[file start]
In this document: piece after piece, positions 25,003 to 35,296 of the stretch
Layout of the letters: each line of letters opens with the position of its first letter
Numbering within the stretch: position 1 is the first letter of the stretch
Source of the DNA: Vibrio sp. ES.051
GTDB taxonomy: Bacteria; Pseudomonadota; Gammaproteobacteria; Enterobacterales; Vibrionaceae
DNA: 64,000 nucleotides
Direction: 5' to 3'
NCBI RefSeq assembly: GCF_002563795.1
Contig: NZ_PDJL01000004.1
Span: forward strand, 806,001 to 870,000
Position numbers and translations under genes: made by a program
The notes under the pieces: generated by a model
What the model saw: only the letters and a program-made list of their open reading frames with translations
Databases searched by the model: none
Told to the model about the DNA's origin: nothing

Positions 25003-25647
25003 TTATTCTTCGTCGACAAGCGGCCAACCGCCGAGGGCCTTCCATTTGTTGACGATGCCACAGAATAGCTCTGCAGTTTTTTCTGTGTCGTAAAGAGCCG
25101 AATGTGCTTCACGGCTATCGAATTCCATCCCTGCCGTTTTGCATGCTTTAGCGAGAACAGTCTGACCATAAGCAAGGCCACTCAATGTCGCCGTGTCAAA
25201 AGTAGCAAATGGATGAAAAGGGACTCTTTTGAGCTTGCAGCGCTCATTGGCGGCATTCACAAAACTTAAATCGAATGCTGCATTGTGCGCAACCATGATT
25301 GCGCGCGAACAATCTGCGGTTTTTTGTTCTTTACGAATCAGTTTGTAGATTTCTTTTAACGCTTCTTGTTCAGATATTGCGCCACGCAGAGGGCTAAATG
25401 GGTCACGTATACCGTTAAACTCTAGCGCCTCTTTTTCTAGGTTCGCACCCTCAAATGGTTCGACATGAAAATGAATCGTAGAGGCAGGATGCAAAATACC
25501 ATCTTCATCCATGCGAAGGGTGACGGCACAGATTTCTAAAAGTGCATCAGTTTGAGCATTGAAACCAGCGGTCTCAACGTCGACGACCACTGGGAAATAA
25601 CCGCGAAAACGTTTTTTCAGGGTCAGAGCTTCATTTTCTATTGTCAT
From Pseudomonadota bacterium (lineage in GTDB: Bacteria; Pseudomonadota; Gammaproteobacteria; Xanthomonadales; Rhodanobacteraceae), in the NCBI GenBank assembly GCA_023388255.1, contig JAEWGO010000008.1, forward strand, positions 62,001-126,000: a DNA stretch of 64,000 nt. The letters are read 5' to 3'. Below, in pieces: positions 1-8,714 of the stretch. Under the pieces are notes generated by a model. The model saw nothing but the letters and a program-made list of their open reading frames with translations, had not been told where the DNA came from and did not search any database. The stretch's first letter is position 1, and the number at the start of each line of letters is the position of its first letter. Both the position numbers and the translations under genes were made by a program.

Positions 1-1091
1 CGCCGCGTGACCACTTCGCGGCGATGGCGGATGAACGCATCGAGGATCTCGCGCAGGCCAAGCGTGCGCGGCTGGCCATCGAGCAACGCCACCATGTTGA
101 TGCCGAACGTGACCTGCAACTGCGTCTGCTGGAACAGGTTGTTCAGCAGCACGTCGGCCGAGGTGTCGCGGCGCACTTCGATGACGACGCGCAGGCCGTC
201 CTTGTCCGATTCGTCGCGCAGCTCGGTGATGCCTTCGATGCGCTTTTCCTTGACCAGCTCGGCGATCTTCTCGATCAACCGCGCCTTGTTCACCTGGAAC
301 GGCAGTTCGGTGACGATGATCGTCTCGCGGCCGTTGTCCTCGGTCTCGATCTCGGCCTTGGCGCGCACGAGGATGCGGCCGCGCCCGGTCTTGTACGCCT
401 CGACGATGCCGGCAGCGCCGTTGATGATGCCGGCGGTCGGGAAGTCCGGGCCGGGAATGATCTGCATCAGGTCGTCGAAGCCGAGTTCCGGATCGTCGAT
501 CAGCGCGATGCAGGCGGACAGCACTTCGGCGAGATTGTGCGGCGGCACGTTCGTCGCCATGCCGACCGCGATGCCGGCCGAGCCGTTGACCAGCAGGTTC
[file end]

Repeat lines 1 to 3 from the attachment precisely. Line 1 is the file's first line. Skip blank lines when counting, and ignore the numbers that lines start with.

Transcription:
In this document: piece after piece, positions 25,003 to 35,296 of the stretch
Layout of the letters: each line of letters opens with the position of its first letter
Numbering within the stretch: position 1 is the first letter of the stretch